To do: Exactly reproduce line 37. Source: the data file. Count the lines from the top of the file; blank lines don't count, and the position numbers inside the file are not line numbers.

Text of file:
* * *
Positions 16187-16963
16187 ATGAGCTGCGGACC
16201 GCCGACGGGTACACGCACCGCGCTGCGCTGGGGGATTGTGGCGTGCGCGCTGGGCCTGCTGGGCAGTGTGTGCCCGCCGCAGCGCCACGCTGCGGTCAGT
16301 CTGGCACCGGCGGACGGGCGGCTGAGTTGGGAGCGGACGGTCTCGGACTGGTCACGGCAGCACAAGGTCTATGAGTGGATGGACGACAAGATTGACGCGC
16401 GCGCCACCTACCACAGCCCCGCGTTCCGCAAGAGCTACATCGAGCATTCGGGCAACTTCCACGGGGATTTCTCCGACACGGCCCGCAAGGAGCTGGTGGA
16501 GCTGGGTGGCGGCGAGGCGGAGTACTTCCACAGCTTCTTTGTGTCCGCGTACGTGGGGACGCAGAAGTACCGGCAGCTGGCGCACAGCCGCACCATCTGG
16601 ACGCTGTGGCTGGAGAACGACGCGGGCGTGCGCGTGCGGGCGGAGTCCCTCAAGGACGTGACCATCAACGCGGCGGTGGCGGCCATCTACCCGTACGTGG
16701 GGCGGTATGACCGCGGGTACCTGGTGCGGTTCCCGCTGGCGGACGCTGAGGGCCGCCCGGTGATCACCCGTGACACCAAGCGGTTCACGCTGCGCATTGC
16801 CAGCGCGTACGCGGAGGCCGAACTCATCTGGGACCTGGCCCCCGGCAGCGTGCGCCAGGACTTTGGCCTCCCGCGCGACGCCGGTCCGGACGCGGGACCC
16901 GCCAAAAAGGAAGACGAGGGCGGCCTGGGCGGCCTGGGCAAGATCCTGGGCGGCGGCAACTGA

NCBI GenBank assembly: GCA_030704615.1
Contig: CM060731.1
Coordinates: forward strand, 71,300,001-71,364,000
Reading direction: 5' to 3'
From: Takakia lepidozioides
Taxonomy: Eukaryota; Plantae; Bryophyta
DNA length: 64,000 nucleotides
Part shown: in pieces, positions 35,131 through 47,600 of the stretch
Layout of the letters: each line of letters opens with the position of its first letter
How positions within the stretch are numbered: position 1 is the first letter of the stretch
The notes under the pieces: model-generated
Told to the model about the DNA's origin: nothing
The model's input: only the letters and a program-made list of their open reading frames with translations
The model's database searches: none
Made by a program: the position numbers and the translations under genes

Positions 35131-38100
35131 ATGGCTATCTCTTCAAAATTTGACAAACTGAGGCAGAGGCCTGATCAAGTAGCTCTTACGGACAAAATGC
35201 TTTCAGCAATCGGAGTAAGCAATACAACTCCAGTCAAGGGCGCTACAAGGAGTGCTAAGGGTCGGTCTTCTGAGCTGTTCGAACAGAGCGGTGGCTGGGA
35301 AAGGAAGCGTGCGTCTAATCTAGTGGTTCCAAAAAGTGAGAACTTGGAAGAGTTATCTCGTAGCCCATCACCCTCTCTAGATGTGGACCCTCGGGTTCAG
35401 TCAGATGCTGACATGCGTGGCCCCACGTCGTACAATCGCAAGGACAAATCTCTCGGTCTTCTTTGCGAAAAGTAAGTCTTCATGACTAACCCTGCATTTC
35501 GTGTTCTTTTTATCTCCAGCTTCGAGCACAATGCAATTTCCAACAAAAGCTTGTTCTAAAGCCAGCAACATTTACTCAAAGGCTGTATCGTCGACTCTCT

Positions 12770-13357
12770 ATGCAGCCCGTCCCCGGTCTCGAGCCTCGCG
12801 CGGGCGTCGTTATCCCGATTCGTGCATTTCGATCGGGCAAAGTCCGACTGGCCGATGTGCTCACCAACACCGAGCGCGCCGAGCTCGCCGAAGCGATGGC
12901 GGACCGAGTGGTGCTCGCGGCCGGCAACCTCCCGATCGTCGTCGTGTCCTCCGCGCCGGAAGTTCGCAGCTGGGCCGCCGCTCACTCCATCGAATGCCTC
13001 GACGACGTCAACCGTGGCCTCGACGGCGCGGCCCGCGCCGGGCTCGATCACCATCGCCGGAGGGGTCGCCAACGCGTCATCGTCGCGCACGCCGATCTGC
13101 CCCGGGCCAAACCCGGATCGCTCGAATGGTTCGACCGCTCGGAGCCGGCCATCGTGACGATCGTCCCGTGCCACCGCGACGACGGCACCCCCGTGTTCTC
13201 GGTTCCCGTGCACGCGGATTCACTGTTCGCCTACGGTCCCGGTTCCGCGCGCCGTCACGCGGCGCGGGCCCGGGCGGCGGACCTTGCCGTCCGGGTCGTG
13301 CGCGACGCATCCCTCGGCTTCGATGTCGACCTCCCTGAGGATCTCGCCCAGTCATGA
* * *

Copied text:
13101 CCCGGGCCAAACCCGGATCGCTCGAATGGTTCGACCGCTCGGAGCCGGCCATCGTGACGATCGTCCCGTGCCACCGCGACGACGGCACCCCCGTGTTCTC